Perinatal HIV infection – ANRS-EP38-IMMIP
Potent combined antiretroviral therapy has transformed HIV disease into a stable chronic condition. Infected children born at the beginning of the epidemic are now reaching adulthood. The unique characteristics of perinatal infection described in children may be altered by long-term exposure to viral replication, various antiretroviral treatments and puberty. In 2007, we set up a collaborative study to study such patients with 10 clinical sites and the ANRS-CO-10 cohort that follows infected children since birth.
Our hypothesis was that the specificity of the period of infection and the whole disease history influence the following four immune mechanisms and their evolution under potent therapy: thymic activity that is a crucial factor for the immune response to new infections and vaccines; premature ageing of the immune system; immune activation; and HIV-specific T lymphocytes that control viral replication. The aim of the study was to characterise these immune parameters in perinatally infected subjects as they reach adulthood and to assess their association with current and past HIV disease, which is known since birth for these patients.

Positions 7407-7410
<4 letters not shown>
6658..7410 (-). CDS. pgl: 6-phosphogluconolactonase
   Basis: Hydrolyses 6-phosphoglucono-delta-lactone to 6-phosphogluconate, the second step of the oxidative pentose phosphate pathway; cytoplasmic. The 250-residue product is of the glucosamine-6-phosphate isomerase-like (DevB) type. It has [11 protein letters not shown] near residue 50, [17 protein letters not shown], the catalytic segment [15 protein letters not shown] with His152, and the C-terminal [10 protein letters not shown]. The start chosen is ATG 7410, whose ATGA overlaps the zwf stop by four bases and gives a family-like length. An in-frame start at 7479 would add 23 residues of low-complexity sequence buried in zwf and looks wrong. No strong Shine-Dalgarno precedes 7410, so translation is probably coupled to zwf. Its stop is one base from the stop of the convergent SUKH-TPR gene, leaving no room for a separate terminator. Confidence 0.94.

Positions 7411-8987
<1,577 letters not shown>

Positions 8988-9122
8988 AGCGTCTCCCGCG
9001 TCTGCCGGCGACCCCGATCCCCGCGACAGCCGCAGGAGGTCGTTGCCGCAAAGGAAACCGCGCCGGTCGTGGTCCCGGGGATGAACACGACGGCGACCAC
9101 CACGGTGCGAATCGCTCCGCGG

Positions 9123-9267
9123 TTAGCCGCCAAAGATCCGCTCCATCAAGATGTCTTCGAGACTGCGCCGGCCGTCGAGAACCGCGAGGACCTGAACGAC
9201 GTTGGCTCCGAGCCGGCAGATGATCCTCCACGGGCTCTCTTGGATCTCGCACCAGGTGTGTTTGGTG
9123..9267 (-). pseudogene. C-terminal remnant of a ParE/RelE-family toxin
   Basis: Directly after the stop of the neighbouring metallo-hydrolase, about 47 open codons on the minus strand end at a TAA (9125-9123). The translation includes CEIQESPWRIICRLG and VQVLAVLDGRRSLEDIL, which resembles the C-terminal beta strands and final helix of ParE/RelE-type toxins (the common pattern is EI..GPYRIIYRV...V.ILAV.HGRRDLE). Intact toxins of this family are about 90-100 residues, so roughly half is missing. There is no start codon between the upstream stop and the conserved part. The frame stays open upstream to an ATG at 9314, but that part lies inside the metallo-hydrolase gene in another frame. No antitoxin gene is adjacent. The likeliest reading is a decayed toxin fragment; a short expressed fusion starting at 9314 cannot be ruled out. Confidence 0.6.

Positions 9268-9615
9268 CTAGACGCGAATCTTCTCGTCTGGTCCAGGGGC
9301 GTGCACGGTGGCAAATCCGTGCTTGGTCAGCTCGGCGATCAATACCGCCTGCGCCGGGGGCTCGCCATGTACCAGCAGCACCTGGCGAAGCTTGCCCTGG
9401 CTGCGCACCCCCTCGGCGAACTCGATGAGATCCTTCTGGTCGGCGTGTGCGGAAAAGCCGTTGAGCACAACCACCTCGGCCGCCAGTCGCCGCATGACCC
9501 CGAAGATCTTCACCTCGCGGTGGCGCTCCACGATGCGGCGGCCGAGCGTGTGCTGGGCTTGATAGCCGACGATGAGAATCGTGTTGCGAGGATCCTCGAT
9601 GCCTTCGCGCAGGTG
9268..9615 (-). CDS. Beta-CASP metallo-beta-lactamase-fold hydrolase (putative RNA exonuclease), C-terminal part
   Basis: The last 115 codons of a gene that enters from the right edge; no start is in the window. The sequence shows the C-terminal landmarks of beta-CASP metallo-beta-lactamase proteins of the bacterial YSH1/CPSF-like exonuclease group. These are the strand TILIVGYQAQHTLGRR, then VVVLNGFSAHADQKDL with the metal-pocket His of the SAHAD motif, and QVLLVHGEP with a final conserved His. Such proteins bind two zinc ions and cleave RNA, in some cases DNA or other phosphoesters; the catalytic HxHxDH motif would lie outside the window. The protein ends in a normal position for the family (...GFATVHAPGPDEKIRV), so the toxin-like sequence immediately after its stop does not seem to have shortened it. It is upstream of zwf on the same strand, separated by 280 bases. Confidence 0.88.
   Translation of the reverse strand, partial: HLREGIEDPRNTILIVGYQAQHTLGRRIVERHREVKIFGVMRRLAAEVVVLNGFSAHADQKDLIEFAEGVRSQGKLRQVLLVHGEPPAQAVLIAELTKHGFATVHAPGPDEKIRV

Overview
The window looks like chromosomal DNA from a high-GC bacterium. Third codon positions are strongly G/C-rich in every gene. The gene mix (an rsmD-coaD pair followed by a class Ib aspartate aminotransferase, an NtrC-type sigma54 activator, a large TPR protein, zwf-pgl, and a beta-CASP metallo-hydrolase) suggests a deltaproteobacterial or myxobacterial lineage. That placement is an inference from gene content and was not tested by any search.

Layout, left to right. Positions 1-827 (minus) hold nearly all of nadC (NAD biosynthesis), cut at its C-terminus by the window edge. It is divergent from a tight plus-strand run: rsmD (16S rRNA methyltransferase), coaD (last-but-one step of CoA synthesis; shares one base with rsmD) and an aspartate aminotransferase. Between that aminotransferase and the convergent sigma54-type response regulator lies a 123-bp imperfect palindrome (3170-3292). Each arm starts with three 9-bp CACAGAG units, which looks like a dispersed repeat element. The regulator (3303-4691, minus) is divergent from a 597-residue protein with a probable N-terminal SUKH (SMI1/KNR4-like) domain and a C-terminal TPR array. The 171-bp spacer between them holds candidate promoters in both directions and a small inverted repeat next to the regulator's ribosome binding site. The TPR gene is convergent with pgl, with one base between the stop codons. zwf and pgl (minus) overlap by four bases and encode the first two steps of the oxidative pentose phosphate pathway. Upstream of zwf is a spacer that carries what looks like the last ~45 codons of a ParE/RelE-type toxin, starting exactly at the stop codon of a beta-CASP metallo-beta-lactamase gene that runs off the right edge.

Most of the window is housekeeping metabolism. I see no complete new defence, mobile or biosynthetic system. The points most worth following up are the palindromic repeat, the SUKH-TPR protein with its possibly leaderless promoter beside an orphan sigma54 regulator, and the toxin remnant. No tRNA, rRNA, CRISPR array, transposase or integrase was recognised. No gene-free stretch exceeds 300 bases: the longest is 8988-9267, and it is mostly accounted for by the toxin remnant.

The 93 patients included were between 15 and 24 years of age at the time of the study. Seventy-nine (85%) patients were receiving cART and plasma HIV RNA was undetectable in 75% of the treated patients. Most patients had reached advanced stages of disease: 80% had had at least one CD4 cell percentage below 15% and only four of them had never received HAART.
The major result of this work was that naive CD4 T lymphocytes were present in proportion similar to those of uninfected young adults. Furthermore, neither naive CD4 T lymphocytes levels, nor the proportion of recent thymic emigrants were reduced in patients with viral replication. The level of total HIV DNA in PBMCs, which reflects the size of the viral reservoir, was associated with viral replication over the last 10 years. In contrast to reports in adults, the HIV DNA level was not associated with CD4 T cell counts.